Here’s a match up. Norman Rush (Botswana CD 1978-83) reviewed V.S. Naipaul’s new book: The Masque of Africa: Glimpses of African Belief that Knopf just published. The book covers Naipaul’s 2008-2009 trip to Uganda, Ghana, Nigeria, the Ivory Coast, Gabon, and South Africa. Rush’s review is in The New York Review of Books (November 11, 2010) issue and opens with this line: It’s hard to be fair to V.S. Naipaul.
You know the review is only going to get better.
Norm goes onto write, “Hanging over the varying approaches to Naipaul’s work is the bad air released by Patrick French’s biography.” That book, The World Is What It is: The Authorized Biography of V.S. Naipaul came out in 2008.)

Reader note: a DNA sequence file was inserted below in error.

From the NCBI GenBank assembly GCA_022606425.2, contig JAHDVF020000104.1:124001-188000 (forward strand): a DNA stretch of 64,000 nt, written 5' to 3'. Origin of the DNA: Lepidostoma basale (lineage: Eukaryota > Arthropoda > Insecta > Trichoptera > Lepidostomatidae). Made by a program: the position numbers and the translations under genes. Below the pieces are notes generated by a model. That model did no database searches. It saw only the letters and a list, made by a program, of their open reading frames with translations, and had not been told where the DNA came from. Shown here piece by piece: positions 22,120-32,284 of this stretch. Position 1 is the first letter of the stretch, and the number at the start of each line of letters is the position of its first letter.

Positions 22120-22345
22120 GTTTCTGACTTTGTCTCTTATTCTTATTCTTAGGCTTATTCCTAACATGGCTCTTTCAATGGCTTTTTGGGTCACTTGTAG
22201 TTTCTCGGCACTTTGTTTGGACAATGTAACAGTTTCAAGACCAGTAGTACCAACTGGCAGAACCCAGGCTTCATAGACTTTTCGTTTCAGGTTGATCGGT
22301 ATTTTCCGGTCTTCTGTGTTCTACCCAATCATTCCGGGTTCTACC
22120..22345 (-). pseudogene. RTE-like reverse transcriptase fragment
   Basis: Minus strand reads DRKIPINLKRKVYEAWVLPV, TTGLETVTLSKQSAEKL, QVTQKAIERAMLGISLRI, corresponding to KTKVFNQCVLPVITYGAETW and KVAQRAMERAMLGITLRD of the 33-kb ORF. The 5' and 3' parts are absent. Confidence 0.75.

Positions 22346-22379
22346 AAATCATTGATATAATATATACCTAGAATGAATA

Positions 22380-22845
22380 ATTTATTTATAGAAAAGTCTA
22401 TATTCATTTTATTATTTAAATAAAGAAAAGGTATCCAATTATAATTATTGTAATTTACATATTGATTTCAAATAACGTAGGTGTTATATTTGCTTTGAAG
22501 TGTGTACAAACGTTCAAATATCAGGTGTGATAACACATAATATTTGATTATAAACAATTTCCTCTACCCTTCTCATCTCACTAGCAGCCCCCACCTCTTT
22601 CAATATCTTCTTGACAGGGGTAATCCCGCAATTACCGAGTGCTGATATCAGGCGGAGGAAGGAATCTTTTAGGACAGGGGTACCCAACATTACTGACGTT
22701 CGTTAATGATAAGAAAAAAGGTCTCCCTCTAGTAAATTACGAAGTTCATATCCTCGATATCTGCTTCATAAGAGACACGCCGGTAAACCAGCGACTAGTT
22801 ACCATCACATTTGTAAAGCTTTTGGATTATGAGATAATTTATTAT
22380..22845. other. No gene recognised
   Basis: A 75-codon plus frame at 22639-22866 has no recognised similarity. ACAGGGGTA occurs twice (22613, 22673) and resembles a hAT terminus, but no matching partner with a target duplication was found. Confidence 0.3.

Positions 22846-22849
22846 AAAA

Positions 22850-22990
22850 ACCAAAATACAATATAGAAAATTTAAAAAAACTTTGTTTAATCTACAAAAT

Rush, and his absolutely charming and beautiful wife, Elsa, were co-directors in Botswana where, from all accounts, Norm handled the paperwork and Elsa handled the PCVs. From all accounts they were great directors and why the agency doesn’t have more ‘duel’ directors is beyond me, but then most of what D.C. is beyond me.
From Norm’s time in Africa has come three of the best books of fiction on Africa: Whites, a collection of short stories, and two novels, Mating and Mortals.
As I understand it, Norm’s new novel is not set in Africa; we wait its arrival.
Meanwhile, (if you haven’t read Norm Rush) start with Whites. If you haven’t read Naipaul, start with A Bend in the River.
Then drop me a note and tell me what you think. I’m betting on Rush.